Pentecost is the fiftieth day, “the last and greatest day of the feast.” In the New Testament, this story is told only in the Acts of the Holy Apostles (Acts 2:1-12). On this day, the Holy Spirit came upon the disciples in the form , “as of fire” and they were filled with the Holy Spirit (Acts 2:3). From this event, some observations can be made:
– This fulfills the promise made by the risen Jesus in the Gospel of Luke, “And[behold I am sending the promise of my Father upon you; but stay in the city until you are clothed with power from on high.” (Luke 24:49)
– This was in the upper room, where the risen Lord came to the disciples through locked doors.
– There were twelve apostles, Matthias having been elected to replace the traitor Judas, as “a witness to [Jesus’] resurrection (Acts 1:22).”
– There were about one-hundred and twenty people present. Perhaps this was a symbolic number, for ten people were needed for a prayer group, hence, twelve apostles plus ten people for each apostle. The Spirit comes upon this gathering of communities.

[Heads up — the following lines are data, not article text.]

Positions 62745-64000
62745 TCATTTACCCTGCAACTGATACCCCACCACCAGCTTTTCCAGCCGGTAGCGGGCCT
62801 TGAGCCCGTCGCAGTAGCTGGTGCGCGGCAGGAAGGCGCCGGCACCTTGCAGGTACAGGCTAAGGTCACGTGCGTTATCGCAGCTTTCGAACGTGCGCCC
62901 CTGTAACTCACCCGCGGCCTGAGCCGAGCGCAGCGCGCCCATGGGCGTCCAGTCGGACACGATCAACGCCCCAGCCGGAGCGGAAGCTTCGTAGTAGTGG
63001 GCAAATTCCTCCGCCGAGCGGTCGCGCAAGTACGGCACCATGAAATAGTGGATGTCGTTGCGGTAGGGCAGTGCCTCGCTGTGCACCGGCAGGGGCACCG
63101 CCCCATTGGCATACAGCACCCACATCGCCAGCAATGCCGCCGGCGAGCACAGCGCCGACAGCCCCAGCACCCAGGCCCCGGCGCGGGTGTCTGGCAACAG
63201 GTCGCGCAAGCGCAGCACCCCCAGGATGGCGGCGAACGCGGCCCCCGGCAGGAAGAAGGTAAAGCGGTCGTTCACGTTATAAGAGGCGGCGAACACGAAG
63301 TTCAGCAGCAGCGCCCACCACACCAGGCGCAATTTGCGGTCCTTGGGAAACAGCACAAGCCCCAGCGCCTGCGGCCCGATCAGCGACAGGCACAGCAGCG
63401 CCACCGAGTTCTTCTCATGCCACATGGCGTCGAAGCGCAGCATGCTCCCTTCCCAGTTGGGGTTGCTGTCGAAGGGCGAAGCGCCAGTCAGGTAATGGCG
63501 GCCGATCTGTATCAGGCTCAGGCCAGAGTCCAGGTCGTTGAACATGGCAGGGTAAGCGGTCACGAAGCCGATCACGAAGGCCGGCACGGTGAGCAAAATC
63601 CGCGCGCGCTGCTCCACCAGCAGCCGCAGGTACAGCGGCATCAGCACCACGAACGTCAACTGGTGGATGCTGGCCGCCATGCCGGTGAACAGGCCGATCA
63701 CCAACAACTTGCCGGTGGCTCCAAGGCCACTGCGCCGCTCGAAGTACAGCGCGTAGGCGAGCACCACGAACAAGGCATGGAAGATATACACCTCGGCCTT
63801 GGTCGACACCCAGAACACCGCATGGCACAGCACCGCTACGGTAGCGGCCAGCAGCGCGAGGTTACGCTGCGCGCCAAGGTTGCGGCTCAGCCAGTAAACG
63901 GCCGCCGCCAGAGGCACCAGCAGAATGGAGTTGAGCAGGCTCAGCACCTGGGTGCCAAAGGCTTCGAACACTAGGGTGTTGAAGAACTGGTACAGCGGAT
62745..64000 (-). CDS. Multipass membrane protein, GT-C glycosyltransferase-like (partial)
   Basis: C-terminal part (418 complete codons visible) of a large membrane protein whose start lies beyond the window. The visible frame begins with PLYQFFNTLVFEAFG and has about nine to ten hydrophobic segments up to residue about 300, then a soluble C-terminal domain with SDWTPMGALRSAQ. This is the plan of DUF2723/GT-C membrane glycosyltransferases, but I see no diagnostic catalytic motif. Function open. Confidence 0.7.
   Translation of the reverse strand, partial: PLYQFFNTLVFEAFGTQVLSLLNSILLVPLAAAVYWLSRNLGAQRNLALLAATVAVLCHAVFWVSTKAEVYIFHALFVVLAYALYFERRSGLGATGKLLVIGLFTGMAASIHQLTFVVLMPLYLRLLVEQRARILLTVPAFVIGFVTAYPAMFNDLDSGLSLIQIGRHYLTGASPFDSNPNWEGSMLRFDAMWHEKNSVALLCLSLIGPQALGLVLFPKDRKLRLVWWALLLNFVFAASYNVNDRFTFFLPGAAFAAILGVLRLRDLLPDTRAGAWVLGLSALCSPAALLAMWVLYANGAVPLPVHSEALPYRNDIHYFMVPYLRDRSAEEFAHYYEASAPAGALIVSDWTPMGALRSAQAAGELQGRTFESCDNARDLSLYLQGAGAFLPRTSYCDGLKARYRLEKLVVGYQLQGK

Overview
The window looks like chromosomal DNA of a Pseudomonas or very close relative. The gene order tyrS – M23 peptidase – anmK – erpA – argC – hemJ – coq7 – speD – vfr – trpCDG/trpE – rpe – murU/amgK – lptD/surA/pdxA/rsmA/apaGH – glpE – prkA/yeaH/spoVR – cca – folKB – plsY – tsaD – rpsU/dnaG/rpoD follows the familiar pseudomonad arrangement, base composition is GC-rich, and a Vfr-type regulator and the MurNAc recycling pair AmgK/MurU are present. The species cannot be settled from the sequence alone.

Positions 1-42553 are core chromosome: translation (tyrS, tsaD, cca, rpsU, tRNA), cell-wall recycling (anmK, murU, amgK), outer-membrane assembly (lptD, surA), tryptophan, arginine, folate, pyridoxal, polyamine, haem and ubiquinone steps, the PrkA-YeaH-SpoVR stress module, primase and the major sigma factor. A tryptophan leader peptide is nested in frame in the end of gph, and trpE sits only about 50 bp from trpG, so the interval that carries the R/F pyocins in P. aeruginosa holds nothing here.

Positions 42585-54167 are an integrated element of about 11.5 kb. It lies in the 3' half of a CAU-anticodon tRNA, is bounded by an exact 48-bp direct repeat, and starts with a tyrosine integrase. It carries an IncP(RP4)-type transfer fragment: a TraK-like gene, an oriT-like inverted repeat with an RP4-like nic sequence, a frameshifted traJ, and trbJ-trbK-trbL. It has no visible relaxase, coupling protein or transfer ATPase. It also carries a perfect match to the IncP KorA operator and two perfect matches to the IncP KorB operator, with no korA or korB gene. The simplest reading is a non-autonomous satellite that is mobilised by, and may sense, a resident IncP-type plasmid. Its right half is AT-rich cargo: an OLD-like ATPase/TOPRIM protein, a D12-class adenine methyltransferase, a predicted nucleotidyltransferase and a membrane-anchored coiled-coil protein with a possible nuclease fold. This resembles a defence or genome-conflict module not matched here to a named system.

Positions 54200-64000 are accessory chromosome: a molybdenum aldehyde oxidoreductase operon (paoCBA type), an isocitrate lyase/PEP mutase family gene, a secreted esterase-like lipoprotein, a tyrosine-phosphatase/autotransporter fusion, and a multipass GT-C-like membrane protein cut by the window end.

– “As of fire,” the fire indicates the light of faith and the warmth of love.
– By the power of the Holy Spirit, the apostles are transformed from frightened followers to fearless witnesses. To be a Christian means to be a witness to life, to the Resurrection, this can be done only by the grace of God.
– Bystanders from every nation heard the apostles in their own language. The scripture does not tell us that the apostles spoke simultaneously in a variety of languages, but that the listeners heard them in their own language. What we appropriate, then, is the witness of the apostles to the resurrection and faith in Jesus. This is the wellspring of our faith, which we profess always in “one, holy, catholic and apostolic Church.”
– Can we accept this witness in our lives without fear?
– Today is seen as the birth of the Church, and the East sees it also as the beginning of ordination.
– Mary, the Mother of the Church, is present.
“We have seen the true light, we have found the true faith, and we worship the undivided Trinity, for the Trinity has saved us.”
Meditation by Archpriest David Petras